Bucharest has two faces.
I discovered the city in the winter of 2013, for my first ever business trip. I remember being mainly struck by the monumental buildings of its communist heritage. I wrote to a friend back then:
“I love eastern Europe, that’s it. I’m finding here the feeling that I looked for in Berlin and never found: the traces of communism. The trauma still feels vivid and I am drawn to that pain. I can’t express how much poetry I see in the nostalgia of that failed utopia. Bucharest is such a strange mix of romantic architecture and USSR disproportioned crumbling buildings. Their buildings were just like their politics: megalomaniac. On one side of a street you’ll find a brand new Burberry shop and opposite to it stands a palace in ruins.
I love Romanians, they are adorable people. I don’t know how to phrase my affection without sounding like a contemptful Westerner. But they just look so humble in their often outdated clothes. It touches me to the core (I don’t know why?)
I wandered in the old town tonight in the melted snow but I haven’t discovered any treasure yet – just a global feeling of comprehension.
I am writing this in an executive room of the Athénée Hilton Hotel. It used to be a marble palace, now it is located near the Square of Revolution. How ironic again… I totally identify to that contrast. The job is cool, my PowerPoints sometimes suck but I am glad to be here.”
I came back for a business trip in the early days of September this year. The summer weather was sticky and lazy. I wandered the paved streets of the old city in light dresses. Bucharest suddenly felt Mediterranean – miles away from my cold and grey memories. Was it really the same place? Where was all the nostalgia gone? I was feeling like in Lisbon, or even Paris – some locals told me afterwards that Bucharest used to be known as the Paris of Eastern Europe. There is indeed a strong Haussmannian influence in the architecture, and the street name plates are identical to the Paris ones, green and blue. It is easy to go around and read the signs if you speak at least one latin language, which enhanced my feeling of belonging.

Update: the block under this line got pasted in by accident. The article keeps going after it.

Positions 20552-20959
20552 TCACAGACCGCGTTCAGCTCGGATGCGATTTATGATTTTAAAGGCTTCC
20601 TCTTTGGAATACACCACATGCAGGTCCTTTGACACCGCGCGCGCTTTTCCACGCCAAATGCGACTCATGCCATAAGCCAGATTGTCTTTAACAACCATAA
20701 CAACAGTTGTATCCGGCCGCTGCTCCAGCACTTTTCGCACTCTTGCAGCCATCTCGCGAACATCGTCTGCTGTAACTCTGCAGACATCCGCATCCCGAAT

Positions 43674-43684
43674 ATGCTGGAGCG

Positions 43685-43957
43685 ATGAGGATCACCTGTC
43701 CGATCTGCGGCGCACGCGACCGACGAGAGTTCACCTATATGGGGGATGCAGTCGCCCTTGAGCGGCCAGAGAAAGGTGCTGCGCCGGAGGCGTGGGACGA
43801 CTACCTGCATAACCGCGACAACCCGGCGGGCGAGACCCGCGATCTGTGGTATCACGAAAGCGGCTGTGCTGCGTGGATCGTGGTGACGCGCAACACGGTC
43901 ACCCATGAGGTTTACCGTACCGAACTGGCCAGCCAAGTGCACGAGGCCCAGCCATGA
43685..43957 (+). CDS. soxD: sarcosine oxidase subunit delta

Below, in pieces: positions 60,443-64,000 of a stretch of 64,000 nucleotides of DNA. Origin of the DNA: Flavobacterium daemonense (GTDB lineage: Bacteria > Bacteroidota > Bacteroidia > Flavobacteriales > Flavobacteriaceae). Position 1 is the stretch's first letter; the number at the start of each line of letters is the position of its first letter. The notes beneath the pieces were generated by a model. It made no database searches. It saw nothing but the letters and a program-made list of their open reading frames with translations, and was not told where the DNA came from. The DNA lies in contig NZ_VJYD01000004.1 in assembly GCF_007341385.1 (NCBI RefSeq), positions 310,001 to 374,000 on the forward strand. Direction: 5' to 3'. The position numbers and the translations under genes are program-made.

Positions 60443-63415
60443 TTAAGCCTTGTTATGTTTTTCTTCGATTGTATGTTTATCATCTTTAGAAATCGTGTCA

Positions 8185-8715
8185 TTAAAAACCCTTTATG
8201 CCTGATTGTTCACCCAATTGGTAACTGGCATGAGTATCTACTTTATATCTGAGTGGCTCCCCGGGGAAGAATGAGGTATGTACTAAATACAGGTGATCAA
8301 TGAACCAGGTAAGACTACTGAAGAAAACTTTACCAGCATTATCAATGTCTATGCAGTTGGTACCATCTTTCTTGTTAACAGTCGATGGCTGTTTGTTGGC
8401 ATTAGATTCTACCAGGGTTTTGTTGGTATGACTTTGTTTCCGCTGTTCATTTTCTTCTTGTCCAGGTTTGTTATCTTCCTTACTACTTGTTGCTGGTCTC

It was my first summer rush of the year, my first deep feeling of vacation. Bucharest inundated me with warmth and joy this time. My senses came back to life after months of coma. We stayed late at night on restaurant terraces, enjoying Romanian red wine and fabulous sea food. We had dinner in an abandoned villa turned into a restaurant. Barely no furniture and flaky walls. It stole my heart. Fuck cosiness.
The monumental & megalomaniac communist buildings were still there, of course, but they captured my imagination in a different way under the sunshine. They seemed to belong to the past whilst the people passing by were looking at a glowing future. How does the sunshine change everything, even the remnants of decades of dictatorship?
Late at night, I wouldn’t turn on the light when I was coming back to my posh hotel. Alone in my big room, I was crawling up onto the window ledge, leaning my head against the massive pane, ten floors above the city. I was trying to absorb the vibe of this unique place, picturing what it is like to be from here. On the left, there was a busy street with modern shops and bright lights. On the right, there was a huge abandoned square and gloomy building with a sign ‘On sale‘. It looked like disaffected offices. My imagination was roaming in the dark. I could save up and buy that building. It was probably affordable. Then, I could spend every summer living there on a different floor each year. I could create an art space. Dance studios. I got all intense about my random dream.
I thought of how much I was enjoying that moment, that life style, being granted with enthusiasm for all the possibilities out there, all the things I don’t know I am passionate about yet. I wondered what I would have been doing if I was with someone in that hotel room. At best, having sex, and at worst, sleeping. Apart from sex, how do you get intense with someone else? And when sex starts fading out, how do you sustain the intensity, not to get dragged into boredom? Maybe I just haven’t found the way. But how could anyone make me feel more excited about my life than I was alone in that perfect instant?
This is why I love sleeping alone.